One thing that could frustrate gamers: Though PlayStation Network lets gamers compete against anyone around the world, Home users who log on in the U.S. won't be able to interact with users in Japan, other parts of Asia or Europe. Sony did that to avoid the cross-border legal issues, says Junji Shoda, who is in charge of Home's business strategy.

The beauty of Home is that it's constantly evolving. Sony officials are already considering new features that will make Home more like social networks like Facebook and MySpace. In time, Home users will be able to post links to outside Web sites or upload photos for others to see. Want your avatar to eat or drink? That's not possible now but it might get programmed in later, says Sony's Akagawa. With so many features, though, could Home distract gamers from playing games? "We don't really worry about that," says Shoda.

Monday, December 8, 2008

Applicants Flock to Teacher Corps for Needy Areas

Applicants Flock to Teacher Corps for Needy Areas
  Dec 6, 2008 Washington Post, A1  

By Megan Greenwell

Like many Georgetown University seniors, Olubukola Bamigboye has no shortage of postgraduate options. She has a line on an internship with a high-profile fashion magazine, is considering law school or might train full time for a spot on the 2012 U.S. Olympic track and field team.

But Bamigboye is focused on her second-round interview at Teach for America, hoping to win a stressful job in one of the nation's worst public schools, where, at best, she might earn $45,000 next year.

Her chances of landing a spot: less than 15 percent -- lower than the admission rate to Georgetown itself.

In its 18th year, Teach for America has emerged as the most popular nonprofit service organization among college seniors in the United States, with 14,181 applications received this year and as many as 23,000 more expected by the end of February -- all for fewer than 5,000 teaching spots.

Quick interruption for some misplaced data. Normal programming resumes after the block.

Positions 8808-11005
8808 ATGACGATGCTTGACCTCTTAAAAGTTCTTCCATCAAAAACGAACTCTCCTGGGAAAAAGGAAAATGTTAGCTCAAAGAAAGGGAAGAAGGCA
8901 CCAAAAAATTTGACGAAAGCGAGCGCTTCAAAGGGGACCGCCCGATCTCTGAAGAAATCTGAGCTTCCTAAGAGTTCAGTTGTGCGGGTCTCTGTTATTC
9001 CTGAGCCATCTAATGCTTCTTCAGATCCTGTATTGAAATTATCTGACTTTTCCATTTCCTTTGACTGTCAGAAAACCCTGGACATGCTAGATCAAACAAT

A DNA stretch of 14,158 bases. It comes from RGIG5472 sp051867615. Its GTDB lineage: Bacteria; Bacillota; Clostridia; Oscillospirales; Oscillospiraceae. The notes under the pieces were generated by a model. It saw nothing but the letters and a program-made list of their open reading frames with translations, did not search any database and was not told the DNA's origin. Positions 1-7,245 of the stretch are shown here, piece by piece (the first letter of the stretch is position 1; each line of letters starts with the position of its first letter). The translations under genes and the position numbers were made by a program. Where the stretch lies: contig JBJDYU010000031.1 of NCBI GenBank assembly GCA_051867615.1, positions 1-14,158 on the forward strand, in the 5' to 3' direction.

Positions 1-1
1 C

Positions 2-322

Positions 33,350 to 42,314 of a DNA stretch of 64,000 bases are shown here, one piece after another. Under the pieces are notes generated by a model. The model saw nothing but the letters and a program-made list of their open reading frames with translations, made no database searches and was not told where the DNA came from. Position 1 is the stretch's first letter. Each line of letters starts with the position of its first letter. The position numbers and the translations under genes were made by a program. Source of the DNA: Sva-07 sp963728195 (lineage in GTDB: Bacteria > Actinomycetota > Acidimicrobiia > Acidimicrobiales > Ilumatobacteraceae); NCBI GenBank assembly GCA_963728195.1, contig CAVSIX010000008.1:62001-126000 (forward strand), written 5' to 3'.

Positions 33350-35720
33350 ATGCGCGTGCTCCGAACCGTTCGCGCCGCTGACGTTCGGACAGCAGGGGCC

In part because of the dearth of other job prospects in the sagging economy but mostly because the program has captured the imagination of a generation of student leaders bent on doing good, some graduates of the nation's elite universities are fighting for low-paying teaching positions the way they once sought jobs on Wall Street.

"We were quite hopeful that we would see an increase in applications based on last year's growth, but I don't know if anyone could have predicted this," said Elissa Clapp, who oversees recruitment for the organization, which sends recent college graduates to teach for two years in schools in low-income areas.

Experts say a 50 percent increase in applications in one year is surprising for any program, but they add that young adults' growing interest in public service organizations does not end with Teach for America. Programs such as AmeriCorps and the Peace Corps also report a steady rise in applications for the past several years, though not as large as Teach for America's.